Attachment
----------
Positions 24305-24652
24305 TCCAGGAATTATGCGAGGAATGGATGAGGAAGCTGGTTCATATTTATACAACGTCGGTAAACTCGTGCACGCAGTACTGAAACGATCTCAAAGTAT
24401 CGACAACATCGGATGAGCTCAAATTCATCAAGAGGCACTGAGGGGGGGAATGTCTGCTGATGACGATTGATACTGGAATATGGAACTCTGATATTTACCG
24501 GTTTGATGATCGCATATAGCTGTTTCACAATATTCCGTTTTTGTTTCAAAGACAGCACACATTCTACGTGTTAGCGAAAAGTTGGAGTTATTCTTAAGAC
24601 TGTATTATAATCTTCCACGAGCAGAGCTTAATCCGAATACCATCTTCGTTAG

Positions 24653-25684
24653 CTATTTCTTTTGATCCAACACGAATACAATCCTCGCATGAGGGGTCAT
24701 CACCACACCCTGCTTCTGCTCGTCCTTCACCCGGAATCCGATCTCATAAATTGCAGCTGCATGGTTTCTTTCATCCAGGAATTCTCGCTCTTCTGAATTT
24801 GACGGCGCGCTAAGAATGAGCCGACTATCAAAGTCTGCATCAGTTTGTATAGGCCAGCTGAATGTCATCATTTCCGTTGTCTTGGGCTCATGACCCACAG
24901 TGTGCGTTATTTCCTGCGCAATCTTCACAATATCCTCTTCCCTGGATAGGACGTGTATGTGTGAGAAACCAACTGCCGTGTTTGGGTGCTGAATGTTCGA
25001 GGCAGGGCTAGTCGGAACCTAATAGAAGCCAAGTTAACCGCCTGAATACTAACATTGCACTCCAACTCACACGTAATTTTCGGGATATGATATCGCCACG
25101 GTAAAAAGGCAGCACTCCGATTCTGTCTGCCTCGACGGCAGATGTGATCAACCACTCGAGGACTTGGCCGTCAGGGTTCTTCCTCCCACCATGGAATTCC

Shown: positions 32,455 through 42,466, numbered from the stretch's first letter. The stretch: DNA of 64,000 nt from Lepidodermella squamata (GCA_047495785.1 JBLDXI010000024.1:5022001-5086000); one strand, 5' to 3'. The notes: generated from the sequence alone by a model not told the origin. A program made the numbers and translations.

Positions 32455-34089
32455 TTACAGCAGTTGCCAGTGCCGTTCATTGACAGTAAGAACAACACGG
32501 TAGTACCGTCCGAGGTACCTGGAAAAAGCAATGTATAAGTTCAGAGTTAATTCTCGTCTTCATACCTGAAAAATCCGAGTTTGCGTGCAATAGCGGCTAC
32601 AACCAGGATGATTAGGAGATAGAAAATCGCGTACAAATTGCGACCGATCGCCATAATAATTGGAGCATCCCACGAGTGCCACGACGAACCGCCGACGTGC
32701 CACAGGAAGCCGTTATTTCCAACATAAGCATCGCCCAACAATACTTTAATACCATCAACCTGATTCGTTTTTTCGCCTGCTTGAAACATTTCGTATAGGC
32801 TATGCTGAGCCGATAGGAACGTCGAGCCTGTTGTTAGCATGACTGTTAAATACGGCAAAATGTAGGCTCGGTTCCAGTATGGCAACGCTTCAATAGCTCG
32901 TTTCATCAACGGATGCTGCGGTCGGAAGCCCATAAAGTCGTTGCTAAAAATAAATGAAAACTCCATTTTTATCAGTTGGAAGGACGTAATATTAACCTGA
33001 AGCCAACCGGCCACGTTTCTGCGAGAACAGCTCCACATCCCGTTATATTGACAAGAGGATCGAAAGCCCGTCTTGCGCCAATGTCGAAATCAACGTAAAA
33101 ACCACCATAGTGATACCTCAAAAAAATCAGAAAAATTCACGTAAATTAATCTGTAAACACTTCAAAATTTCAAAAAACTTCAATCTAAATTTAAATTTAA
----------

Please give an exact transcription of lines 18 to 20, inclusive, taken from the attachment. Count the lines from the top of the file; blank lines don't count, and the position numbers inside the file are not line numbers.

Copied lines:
32701 CACAGGAAGCCGTTATTTCCAACATAAGCATCGCCCAACAATACTTTAATACCATCAACCTGATTCGTTTTTTCGCCTGCTTGAAACATTTCGTATAGGC
32801 TATGCTGAGCCGATAGGAACGTCGAGCCTGTTGTTAGCATGACTGTTAAATACGGCAAAATGTAGGCTCGGTTCCAGTATGGCAACGCTTCAATAGCTCG
32901 TTTCATCAACGGATGCTGCGGTCGGAAGCCCATAAAGTCGTTGCTAAAAATAAATGAAAACTCCATTTTTATCAGTTGGAAGGACGTAATATTAACCTGA